We flew onto Lima and spent a couple of days there. Landing right in peak hour and the traffic was bedlam, it took over an hour to get to our hotel in Miraflores which was much quieter and had a lovely park named after J.F. Kennedy. The church below was beside the park with a square of restaurants adjoining. The park was full of dumped cats with signs asking people to adopt them. Lima is very clean with lots of street sweepers endlessly cleaning. Police were very visible which initially made me a little concerned, but they include "tourist police" who are there to help and watch over visitors. In fact we felt very safe where we were and the people very friendly, although tourists do get constantly approached to buy all sorts of things. I developed the impression that Peru is really trying to build its tourist business and is employing lots of people to make it a safe and clean destination.

Church of Virgin Milagrosa, Miraflores, Lima, Peru
8 x 5.5 inches (20 x 14 cms)
Watercolour, pen and pencil on Stillman and Birn beta paper
 
The "old" centre of Lima with its yellow buildings and ornate balconies

El Beso, The Love Park, Miraflores, Lima
 
The Love Park is located on the cliffs overlooking the Pacific Ocean.  The walls are clad with mosaic tiles embedded with romantic quotes and this monumental statue of two lovers engaged in a passionate kiss. The sculpture celebrates the lovers who gather to watch the sunset, and evidently compete for the longest kiss under the statue.
 
Next it is off to the highlands of Peru and the discovery of pisco sours.
 
Click here to contact me 


Tuesday, April 2, 2013

Circular Quay from The Harbour Bridge, Sydney

One can climb steps within the south eastern pylon of the harbour bridge and get a great view both sides. This watercolour captures the view looking east of the bridge and back towards the city of Sydney. Some lovely reflections from the buildings. 
Circular Quay from The Harbour Bridge, Sydney
Watercolour, pen and goauche on watercolour paper
8.5 x 5.5 inches  (21.6 x 14cm)
This painting will be available from my next newsletter, click here to subscribe.
The Sea Princess had just come under the Harbour Bridge and is leaving towards the Pacific, where the Radiance of the Seas awaits her.

The Sydney Opera House watches over the traffic entering Circular Quay.

 
I have a new oil of the view from the Pylon looking west, at my painting blog "Painting Light"
 
Please note that the studio will be closed until early May, whilst I will be away in south america.
 
  
Click here to contact me 
 



Sunday, March 3, 2013

Congwong Beach, near La Perouse in Sydney

Congwong Beach, near La Perouse in  Sydney
 
Congwong Beach, Sydney
Watercolour and gouache on watercolour paper
40 x 15 cm
 
Painted this one a few weeks ago before the weeks of rain set in. Another new discovery in Sydney. Been to La Perouse many times but never noticed this beautiful sheltered beach before, which is located south of Sydney on the northern entrance to Botany Bay.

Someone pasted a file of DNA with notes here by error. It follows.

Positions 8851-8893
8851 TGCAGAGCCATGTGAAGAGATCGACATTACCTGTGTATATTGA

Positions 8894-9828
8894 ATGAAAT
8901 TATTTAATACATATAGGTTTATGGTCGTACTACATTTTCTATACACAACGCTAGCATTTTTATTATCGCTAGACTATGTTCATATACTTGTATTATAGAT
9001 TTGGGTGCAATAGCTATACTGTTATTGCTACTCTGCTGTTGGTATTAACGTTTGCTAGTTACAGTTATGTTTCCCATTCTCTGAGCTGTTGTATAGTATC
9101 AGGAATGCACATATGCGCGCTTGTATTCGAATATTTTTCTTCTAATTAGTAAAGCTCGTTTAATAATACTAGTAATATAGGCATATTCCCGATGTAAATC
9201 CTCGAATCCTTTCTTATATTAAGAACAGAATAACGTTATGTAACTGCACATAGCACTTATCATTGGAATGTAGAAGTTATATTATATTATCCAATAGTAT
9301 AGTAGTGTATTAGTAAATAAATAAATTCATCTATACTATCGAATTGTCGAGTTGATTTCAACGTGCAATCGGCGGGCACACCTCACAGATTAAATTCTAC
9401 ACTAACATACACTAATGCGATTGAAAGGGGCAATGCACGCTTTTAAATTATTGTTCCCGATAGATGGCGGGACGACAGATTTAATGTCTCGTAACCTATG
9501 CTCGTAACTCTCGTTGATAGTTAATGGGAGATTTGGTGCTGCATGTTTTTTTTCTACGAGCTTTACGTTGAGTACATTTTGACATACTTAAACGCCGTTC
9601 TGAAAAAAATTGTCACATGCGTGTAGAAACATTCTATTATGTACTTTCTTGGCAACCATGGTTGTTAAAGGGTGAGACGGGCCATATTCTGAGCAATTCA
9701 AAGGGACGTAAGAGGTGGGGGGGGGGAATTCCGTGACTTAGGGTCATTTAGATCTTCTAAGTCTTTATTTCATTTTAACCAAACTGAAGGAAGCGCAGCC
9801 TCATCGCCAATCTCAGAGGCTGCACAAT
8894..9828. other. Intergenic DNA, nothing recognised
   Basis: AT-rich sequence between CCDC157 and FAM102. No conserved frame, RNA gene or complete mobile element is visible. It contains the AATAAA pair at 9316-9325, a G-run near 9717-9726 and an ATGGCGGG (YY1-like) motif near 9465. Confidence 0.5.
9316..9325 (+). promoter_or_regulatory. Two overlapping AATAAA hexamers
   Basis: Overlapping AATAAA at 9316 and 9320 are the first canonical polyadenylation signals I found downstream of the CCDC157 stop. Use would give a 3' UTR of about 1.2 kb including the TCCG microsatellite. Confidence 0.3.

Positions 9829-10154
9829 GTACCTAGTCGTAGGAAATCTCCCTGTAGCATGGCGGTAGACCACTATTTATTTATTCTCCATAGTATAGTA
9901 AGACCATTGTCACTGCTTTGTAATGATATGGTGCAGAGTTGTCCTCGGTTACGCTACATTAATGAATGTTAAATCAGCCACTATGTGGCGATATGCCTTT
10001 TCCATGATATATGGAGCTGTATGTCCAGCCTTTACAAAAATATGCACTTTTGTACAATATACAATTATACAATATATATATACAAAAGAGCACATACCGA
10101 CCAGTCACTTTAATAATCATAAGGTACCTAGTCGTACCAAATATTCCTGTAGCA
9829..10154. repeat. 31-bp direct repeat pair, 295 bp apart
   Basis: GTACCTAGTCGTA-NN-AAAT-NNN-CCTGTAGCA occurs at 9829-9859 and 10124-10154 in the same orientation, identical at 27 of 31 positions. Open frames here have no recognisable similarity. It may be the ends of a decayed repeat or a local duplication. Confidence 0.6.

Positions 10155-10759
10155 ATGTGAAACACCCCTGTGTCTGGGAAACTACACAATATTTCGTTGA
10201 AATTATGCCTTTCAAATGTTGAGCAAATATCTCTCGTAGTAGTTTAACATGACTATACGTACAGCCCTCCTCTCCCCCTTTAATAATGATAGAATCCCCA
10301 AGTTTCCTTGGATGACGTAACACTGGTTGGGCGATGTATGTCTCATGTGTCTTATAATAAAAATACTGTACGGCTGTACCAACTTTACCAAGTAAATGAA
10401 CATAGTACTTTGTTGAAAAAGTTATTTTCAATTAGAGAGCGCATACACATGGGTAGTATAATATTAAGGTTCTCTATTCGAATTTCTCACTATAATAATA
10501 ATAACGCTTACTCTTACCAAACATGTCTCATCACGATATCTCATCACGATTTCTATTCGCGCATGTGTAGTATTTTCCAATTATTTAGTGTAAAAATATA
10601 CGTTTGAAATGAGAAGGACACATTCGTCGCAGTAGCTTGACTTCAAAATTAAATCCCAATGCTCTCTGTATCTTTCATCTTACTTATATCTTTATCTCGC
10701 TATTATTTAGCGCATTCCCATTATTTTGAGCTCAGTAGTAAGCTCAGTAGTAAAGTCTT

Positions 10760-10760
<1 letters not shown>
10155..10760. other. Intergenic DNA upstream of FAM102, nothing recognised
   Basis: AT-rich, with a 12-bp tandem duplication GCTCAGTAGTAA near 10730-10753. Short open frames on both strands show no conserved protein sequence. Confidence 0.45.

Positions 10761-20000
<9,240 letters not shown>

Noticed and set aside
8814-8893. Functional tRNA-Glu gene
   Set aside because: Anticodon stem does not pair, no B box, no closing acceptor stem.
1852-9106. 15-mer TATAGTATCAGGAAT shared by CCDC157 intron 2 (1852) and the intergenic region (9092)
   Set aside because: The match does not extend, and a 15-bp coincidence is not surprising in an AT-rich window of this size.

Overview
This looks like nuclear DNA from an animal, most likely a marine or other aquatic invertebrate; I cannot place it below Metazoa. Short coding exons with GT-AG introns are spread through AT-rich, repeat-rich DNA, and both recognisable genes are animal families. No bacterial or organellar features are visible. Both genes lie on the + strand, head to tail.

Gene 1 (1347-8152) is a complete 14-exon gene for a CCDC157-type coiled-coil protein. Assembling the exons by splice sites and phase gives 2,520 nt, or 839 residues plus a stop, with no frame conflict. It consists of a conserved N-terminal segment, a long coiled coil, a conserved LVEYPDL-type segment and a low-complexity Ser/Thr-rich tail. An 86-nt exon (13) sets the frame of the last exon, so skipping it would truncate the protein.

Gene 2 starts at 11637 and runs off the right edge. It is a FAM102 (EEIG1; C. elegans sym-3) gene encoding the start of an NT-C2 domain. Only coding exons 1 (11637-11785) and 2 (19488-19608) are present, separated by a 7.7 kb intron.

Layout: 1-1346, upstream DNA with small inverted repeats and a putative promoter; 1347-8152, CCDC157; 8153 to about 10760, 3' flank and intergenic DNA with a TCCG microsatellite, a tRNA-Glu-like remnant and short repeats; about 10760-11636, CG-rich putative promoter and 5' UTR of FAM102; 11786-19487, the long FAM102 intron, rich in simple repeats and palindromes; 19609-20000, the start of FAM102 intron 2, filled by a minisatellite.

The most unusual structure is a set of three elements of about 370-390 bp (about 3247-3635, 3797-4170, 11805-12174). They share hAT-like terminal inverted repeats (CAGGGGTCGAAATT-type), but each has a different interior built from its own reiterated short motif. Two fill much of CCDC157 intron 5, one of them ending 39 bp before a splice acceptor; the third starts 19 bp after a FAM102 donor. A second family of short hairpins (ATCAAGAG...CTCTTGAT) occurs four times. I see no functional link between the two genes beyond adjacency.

My weekly sketching trips are revealing so many new places that I have never been to before in Sydney. I have become a tourist in my own town. 

I also find that having sketched a place, the image cements itself in ones head. Sketching is much better at engraining a view in ones head than taking photos.
 
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Tuesday, November 20, 2012

Central Australia - East MacDonnell Ranges Part 2 : Trephina Gorge

One of the highlights of our trip to the MacDonnell Ranges was the day spent painting and sketching at Trephina Gorge, about 85 kms east of Alice Springs. The landscape consists of sheer red rock quartzite cliffs with a shallow sandy creek running through, fringed by river gums.

Trephina Gorge
Acrylic on Paper
 on 300gsm watercolour paper
I unintentionally, but consistently painted a face in nearly all the rock faces that I drew or painted.


Trephina Gorge 2
Acrylic on Paper
16 x 6 inches (40 x 15 cms) on 300gsm watercolour paper
 
It was quite a hot day and the acrylic paint needed to be consistently sprayed to keep it workable. I
used a "stay wet palette" & did enjoy using acrylic on this trip. I was able to get a less finished look than I normally get with my usual oils, The rougher paper texture helped, as well as the need to paint quickly before the painting dried.

I can be contacted at the following link  click here to contact me 


Tuesday, October 16, 2012

First Light MacDonnell Ranges - Finalist St George Art Award

Continuing on from my previous post about my trip to Central Australia a few of us rose early one morning to catch the sunrise at a hill behind our camp at Ross River.

The light was something very special and as the sun peeped over the Macdonnell Ranges it sent out its first rays illuminating the river into a sparkling sliver of light.  So when I arrived back home, it was one of the memories that had to be painted.
24 x 24 inches (61 x 61cm)
Oil on Canvas
The 2012 St George Art Award is a national prize which has the theme of "New Beginnings". My painting capturing the start of a unique new day fitted well with this criteria. Fortunately it has been chosen as a finalist for the prize.

The prize will be announced on Friday 19 October 2012, and the exhibition will commence on Saturday 20 October - Sunday 16 December 2012 at:-
Hurstville Museum and Gallery
14 MacMahon Street
Hurstville  (Tues - Sat  10am to 4pm, Sunday 2-5 pm)


I have just released some new paintings, inckuding these shown below.

Pont des arts paris france oil painting Red PoppiesPainting Nocturnal St James Sydney
 


 
These paintings and the other new ones can now be seen at my website http://www.marshstudio.com./newpaintings.html